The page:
Protection Short term cover – For a hospital stay, or if you just having difficulties and you want someone to be able to act on your behalf Long term cover for the future and can make life changing choices for the donor Long term future cover.
Begins Only when it is registered with the Office of Public Guardian

Only when it is registered with the Office of Public Guardian

The LPA holder no longer has to apply to the court when the person conferring the power is no longer mentally capable. 

The LPA is now only registrable with the Office of the Public Guardian

When it is signed. 

The EPA only requires registration when the person giving the power loses capacity

Ends When the donor  become mentally incapacitated

When the donor dies

If you become bankrupt

If you voluntarily revoke attorneyship


How long does a durable Power Of Attorney last?

Durable Power of Attorney is designed to cover unforeseen circumstance, like becoming unconscious and being on life support after an accident. It allows the donor to act immediately in your financial best interest as opposed to a family member going to court first. 

Typically once you’ve recovered from being incapacitated, a durable power of attorney would come to an end. 

How long does a general Power Of Attorney last?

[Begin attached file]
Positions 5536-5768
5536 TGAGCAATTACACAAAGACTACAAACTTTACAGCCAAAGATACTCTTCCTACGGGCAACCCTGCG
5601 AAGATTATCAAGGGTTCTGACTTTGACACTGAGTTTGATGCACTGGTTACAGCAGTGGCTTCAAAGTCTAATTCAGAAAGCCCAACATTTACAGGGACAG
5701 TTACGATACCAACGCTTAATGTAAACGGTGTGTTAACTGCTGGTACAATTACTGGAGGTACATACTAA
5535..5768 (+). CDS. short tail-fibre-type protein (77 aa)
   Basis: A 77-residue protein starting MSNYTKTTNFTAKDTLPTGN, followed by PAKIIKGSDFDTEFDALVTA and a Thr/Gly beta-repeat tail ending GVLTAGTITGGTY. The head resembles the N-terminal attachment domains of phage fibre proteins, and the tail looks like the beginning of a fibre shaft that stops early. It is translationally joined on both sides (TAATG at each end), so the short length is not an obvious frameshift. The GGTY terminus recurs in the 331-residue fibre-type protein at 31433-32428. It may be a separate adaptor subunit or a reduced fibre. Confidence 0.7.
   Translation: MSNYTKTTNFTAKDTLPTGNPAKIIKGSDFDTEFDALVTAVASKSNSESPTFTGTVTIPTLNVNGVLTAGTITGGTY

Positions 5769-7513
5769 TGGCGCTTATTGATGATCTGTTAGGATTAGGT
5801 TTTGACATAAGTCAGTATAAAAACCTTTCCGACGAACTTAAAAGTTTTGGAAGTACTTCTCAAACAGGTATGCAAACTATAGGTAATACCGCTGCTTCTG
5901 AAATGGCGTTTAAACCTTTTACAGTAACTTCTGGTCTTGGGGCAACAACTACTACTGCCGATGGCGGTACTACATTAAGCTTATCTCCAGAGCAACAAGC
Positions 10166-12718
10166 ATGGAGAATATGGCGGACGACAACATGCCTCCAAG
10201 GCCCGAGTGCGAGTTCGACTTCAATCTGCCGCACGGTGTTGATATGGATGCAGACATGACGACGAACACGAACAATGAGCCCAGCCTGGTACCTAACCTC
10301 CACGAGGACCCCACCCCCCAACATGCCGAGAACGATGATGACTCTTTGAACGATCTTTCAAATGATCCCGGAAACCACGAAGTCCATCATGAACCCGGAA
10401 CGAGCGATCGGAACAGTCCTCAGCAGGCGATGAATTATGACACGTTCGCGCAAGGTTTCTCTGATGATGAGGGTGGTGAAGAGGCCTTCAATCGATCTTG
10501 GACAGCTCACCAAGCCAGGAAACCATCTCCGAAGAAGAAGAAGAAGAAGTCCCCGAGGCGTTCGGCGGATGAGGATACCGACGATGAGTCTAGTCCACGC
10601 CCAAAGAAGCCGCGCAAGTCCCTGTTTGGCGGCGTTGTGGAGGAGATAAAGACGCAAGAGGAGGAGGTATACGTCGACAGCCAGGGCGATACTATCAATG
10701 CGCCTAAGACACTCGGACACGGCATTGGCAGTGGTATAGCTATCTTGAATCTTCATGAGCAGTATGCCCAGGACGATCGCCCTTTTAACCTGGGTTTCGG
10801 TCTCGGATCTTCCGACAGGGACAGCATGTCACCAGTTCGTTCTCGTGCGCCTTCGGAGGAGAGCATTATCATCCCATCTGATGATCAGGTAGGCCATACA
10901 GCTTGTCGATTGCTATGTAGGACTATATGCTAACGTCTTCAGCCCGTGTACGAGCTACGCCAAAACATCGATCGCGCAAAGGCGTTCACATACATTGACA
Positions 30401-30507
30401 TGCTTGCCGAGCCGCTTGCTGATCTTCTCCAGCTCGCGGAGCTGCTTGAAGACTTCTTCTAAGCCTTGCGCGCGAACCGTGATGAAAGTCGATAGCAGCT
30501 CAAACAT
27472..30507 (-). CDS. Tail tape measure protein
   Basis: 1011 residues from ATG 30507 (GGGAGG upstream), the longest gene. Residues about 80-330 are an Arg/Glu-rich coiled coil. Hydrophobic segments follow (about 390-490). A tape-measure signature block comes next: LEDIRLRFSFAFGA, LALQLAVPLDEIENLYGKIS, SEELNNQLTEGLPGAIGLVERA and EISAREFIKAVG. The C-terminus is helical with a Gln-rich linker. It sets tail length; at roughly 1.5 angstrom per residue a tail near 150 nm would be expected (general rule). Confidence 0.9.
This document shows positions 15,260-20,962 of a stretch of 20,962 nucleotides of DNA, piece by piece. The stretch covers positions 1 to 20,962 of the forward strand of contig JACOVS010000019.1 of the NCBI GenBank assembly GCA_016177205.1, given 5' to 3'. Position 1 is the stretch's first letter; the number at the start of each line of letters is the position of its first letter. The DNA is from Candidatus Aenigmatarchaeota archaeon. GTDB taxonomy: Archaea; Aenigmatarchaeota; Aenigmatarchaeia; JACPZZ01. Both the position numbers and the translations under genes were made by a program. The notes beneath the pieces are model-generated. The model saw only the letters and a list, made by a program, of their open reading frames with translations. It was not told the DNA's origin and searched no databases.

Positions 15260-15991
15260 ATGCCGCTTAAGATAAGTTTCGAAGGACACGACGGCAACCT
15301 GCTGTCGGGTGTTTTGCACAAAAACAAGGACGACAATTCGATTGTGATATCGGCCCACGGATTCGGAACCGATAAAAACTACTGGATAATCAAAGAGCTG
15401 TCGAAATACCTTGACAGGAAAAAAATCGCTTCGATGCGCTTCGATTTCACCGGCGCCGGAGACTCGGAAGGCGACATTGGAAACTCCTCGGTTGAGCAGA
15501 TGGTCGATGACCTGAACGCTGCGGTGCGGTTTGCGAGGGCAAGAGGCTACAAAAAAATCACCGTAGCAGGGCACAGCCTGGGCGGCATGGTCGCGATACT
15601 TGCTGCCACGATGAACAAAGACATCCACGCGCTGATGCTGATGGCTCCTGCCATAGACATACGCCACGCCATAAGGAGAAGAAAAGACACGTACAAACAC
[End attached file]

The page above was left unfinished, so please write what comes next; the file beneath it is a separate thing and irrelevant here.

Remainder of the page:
A General Power of Attorney automatically ends if you become incapable of making the decisions that are conferred by the Power.

Making a lasting power of attorney

If you’re considering making a lasting power of attorney Joslin Rhodes can help advise and make sure that you have the cover you’re looking for. 

How to set up a Trust fund for inheritance tax

It always best to speak to an independent financial advisor when considering a trust fund. By taking a holistic approach to your financial situation as a whole, now and in the future they will be able to advise on the best course of action. 

If you were thinking about doing it yourself, there are some basic steps you can follow.

  1. Assets that will be put into the trust must be detailed. You’ll save time by having a detailed list of all of your assets and their values.